7. [PM-1073] – condor_q changes in 8.5.x will affect pegasus-status
    8. [PM-1023] – KIckstart stdout/stderr as CDATA
    9. [PM-749] – Store job held reasons in stampede database
    10. [PM-1088] – Move to relative paths in dagman and condor submit files
    11. [PM-900] – site catalog for XSEDE
    12. [PM-901] – site for OSG

    Bugs Fixed

    1. [PM-1061] – pegasus-analyzer should detect and report on failed job submissions
    2. [PM-1118] – database changes to jobstate and workflow state tables
    3. [PM-1124] – Hashed Output Mappers throw unable to instantiate error
    4. [PM-1127] – Wf adds worker package staging even though it has already placed a worker package in place




    Pegasus news feed > Pegasus at ASHG 2016

    ashg-2016-logo-blk-v2Are you going to the ASHG’16 conference in Vancouver, Canada and want to learn more about Pegasus? Checkout the poster on “PgmNr 1877: Automated Genotypic Imputation of PAGE II Data using Scientific Workflows” in the Posters area. The poster will be presented on  Thursday, Oct 20th. 2:00pm – 3:00pm in Exhibit Hall B, West Building.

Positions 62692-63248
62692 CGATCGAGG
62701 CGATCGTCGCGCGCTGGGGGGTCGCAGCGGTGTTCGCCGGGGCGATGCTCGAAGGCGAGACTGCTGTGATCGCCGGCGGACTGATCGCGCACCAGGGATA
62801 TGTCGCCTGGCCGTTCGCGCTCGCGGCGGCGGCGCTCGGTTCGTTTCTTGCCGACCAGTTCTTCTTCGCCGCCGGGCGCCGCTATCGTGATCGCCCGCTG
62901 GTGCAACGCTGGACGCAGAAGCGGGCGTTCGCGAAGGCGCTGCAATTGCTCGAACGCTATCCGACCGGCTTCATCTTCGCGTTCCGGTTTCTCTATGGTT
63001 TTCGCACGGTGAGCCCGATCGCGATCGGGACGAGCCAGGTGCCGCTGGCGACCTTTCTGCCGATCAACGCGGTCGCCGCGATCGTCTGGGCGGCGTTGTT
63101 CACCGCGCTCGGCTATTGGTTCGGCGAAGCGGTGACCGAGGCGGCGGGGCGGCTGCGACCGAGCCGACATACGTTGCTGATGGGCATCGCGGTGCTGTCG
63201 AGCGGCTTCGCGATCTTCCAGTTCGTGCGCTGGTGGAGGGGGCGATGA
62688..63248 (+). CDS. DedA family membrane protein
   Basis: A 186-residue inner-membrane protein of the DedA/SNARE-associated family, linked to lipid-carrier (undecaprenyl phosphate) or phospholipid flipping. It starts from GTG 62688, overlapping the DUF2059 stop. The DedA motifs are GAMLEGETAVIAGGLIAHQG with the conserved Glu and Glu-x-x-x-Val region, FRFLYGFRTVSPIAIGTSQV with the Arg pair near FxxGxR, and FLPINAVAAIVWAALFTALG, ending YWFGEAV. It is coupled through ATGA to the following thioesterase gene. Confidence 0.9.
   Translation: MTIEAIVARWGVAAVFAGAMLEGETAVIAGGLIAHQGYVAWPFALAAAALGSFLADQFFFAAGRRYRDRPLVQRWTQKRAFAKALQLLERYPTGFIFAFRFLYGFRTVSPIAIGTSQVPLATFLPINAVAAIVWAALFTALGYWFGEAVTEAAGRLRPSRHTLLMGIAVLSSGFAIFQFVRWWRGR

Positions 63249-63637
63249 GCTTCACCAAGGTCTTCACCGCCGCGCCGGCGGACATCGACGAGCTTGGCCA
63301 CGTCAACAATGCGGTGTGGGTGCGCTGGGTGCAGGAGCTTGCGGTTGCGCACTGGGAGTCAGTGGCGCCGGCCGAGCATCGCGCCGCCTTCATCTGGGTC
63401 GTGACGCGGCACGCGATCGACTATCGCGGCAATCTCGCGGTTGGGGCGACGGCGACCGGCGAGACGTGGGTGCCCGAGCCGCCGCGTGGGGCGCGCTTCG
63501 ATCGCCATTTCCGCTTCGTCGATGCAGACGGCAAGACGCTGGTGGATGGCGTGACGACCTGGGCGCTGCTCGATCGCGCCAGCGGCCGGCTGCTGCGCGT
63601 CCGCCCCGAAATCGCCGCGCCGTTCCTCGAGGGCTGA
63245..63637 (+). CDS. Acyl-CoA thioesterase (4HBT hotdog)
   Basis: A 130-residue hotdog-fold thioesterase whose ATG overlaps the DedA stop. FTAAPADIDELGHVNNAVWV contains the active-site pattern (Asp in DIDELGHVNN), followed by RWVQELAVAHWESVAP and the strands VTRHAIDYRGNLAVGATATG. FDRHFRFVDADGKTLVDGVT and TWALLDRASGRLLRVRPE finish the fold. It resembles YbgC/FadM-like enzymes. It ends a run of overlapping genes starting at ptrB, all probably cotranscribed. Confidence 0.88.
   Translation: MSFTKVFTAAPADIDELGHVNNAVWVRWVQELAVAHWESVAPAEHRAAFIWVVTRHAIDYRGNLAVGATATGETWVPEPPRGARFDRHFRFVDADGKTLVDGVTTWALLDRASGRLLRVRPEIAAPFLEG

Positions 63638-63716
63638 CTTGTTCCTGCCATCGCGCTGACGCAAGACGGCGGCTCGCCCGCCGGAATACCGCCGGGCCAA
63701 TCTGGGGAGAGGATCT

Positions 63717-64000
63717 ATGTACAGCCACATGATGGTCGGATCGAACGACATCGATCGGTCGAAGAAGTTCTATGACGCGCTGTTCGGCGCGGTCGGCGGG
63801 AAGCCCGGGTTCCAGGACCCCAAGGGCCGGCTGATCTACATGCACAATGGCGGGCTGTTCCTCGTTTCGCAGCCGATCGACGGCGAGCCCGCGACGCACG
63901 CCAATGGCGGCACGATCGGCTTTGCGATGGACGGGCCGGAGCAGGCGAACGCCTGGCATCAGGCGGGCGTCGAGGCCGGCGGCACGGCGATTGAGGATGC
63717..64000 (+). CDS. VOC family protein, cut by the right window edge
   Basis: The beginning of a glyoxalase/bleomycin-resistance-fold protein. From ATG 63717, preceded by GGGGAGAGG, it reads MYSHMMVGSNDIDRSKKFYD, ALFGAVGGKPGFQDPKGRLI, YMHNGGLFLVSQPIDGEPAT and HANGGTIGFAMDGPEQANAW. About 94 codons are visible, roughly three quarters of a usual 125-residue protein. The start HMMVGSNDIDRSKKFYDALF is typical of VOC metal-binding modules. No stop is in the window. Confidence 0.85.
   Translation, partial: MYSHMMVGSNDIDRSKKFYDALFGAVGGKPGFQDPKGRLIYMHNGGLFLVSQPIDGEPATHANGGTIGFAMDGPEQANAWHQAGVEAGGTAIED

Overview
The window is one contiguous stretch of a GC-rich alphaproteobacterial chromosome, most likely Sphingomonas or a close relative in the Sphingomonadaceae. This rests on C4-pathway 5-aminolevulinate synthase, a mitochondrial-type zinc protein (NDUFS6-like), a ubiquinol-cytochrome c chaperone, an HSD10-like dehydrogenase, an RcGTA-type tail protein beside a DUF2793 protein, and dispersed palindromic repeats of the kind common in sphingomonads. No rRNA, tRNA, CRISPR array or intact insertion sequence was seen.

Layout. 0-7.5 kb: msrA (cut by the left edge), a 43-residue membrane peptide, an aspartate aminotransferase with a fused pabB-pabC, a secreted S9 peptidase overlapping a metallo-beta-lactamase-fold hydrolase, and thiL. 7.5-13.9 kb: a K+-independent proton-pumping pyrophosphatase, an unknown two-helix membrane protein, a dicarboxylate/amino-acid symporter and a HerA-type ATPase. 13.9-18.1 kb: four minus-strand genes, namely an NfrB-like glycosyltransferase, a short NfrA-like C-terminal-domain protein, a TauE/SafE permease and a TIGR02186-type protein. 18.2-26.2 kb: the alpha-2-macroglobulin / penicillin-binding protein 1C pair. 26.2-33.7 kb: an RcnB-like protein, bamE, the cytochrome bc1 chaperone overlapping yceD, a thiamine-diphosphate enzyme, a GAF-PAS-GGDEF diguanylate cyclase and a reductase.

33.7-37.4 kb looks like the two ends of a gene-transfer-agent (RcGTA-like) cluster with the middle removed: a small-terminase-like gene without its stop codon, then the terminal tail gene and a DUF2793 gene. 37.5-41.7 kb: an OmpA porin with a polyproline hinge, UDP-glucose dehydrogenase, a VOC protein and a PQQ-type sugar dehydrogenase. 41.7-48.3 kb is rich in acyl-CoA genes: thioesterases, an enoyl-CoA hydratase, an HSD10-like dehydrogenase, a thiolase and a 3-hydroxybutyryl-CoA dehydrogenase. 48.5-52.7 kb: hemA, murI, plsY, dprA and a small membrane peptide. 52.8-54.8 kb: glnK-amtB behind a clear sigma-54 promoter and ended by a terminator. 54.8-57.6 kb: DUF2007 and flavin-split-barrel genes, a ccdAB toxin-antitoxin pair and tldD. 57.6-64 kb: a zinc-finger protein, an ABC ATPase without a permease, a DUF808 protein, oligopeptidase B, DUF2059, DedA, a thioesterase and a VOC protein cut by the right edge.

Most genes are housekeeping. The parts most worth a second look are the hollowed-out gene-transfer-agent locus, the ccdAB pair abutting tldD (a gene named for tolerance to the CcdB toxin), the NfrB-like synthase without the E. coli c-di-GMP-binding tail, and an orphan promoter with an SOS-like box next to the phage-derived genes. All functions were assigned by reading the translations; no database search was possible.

We will also be available to meet with users individually during the conference. Send email to pegasus AT isi dot edu to setup a meeting.

    We hope to see you there!



    News and Announcements from OSG Operations > Announcing OSG Software version 3.3.17

    We are pleased to announce OSG Software version 3.3.17.

    Changes to OSG 3.3.17 include:
    * HTCondor 8.4.9: Job Router prompts schedd reschedule, other bug fixes
    * HTCondor-CE 2.0.10: handles unbounded accounting directory, other bug fixes
    * Update gratia probe to work with more recent versions of Slurm
    * Frontier-squid 2.7.STABLE9-27: fix unbounded growth of swap.state
    * CVMFS 2.3.2: secure access to data in repositories supported
    * XRootD 4.4.0
    * Tarballs contain RPM package version list